So, what happens now?
Well, Twitter is being quite upfront about it: The company plans to take Elon Musk’s ass to court.
In — what else — a tweet, Salesforce co-CEO and Twitter board member Bret Taylor released a statement saying the social media company plans on suing Musk to force him to uphold his end of the Twitter buyout.
“The Twitter Board is committed to closing the transaction on the price and terms agreed upon with Mr. Musk and plans to pursue legal action to enforce the merger agreement,” Taylor posted on Friday, shortly after news broke via a statement that Musk filed with the U.S. Securities & Exchange Commission (SEC) saying he no longer planned on purchasing the social network.
“We are confident we will prevail in the Delaware Court of Chancery,” Taylor continued.
And what can the court do? Well, a judge can very well order Elon Musk to abide by the terms he agreed to and force the Tesla CEO to buy Twitter for $44 billion. There were also terms in the Twitter deal that Musk agreed to that would result in him paying $1 billion to Twitter if he backed out of the deal. However, there were exceptions to that fee, which Musk is sourcing as his reason for terminating the deal and why he actually now owes Twitter nothing.
Musk started to balk at closing the deal just shortly after it was announced in April. He eventually announced he was putting the deal “on hold.” He pointed to Twitter’s bot problem, the number of fake accounts on the platform, and Twitter misrepresenting just how big of an issue it was as his reasoning for the termination. However, Musk appears to have known about the bot issue as the Tesla CEO himself had previously tweeted about his plans to tackle the problem. And, just last month, the feud over bots went public when Musk shared that he requested additional data from Twitter in order to take a deeper look at the issue but the company refused. Twitter quickly called his bluff and gave Musk access to the data he had wanted, including the full “firehose” of the platform’s data.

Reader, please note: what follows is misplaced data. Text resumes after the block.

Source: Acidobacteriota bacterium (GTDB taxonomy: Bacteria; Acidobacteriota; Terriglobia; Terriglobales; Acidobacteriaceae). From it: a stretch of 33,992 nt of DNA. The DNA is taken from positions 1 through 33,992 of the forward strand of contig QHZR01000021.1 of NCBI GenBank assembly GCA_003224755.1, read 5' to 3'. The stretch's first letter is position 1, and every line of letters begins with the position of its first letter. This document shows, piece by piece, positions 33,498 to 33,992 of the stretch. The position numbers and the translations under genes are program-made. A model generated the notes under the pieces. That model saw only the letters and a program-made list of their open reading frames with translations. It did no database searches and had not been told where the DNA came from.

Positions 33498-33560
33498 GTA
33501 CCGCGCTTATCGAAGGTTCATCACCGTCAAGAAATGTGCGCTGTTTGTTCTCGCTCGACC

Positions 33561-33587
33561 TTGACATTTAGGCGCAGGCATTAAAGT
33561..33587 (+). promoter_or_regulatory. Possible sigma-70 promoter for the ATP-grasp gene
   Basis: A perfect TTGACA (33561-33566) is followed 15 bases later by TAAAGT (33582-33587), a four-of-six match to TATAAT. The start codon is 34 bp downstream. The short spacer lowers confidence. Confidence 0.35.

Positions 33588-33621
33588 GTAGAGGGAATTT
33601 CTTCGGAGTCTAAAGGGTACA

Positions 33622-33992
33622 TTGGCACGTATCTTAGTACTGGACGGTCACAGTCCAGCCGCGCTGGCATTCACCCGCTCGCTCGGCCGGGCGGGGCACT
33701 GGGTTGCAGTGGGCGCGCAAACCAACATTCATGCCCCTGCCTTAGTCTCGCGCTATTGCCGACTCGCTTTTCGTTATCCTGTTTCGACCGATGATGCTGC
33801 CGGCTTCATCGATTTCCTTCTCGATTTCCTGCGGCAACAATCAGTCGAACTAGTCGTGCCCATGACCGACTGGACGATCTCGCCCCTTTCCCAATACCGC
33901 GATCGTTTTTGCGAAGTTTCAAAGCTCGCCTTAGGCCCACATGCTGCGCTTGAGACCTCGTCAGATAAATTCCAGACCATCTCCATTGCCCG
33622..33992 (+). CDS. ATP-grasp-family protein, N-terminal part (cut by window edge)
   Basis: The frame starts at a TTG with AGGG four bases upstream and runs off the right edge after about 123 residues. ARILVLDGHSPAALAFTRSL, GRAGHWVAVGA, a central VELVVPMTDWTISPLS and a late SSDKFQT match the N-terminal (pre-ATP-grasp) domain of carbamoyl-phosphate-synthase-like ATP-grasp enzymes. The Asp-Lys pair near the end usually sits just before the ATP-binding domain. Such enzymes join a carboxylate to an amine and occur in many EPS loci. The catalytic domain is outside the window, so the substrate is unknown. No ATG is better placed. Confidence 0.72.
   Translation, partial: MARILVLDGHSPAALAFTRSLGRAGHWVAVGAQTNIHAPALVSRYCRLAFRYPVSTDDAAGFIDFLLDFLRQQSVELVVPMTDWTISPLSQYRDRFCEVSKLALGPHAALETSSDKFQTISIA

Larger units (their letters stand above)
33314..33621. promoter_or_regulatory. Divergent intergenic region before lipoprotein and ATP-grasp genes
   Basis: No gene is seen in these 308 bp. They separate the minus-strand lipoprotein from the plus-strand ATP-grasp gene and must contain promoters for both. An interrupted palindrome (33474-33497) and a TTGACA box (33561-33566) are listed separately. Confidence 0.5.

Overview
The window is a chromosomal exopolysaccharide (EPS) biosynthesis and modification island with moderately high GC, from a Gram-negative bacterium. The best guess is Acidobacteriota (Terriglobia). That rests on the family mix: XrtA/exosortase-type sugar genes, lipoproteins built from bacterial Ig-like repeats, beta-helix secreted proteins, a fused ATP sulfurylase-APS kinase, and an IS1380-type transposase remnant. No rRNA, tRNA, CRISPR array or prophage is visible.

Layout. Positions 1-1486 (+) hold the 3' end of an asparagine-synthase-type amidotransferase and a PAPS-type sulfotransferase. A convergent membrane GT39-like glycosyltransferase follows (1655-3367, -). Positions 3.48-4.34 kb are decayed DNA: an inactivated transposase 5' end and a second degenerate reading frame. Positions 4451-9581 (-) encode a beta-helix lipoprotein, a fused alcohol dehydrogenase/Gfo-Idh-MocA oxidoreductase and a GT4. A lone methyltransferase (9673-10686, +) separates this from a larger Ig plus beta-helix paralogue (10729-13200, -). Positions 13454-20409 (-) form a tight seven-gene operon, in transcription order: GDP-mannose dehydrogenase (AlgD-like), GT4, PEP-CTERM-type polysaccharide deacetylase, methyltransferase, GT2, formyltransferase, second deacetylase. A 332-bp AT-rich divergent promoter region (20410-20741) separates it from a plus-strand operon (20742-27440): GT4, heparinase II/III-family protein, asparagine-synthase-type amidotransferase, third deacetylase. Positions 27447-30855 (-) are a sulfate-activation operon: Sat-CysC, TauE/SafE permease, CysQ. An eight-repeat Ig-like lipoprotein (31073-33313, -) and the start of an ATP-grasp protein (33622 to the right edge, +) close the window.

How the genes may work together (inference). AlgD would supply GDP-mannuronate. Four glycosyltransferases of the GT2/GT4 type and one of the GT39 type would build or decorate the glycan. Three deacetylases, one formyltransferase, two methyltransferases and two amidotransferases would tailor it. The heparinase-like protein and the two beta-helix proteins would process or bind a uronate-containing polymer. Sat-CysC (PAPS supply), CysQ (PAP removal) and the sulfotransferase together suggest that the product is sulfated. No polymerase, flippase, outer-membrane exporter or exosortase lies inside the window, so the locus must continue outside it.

Another reason for Musk to try to wriggle his way out of the deal? Since he agreed to buy Twitter, the stock market has crashed, de-valuing the social media company’s stock which he had agreed to buy at $54.20 a share. At the close of market on Friday, Twitter was trading at $36 a share.
As Mashable’s Mike Pearl points out, regardless of what happens, Elon Musk still owns a large chunk of Twitter, the publicly-traded company. He just no longer wants to pay to own it outright and make it his own private company.
But, like it or not, Elon Musk — who has lost billions of dollars himself in recent months due to the market downturn — may find himself forced to pay up and buy the bird site.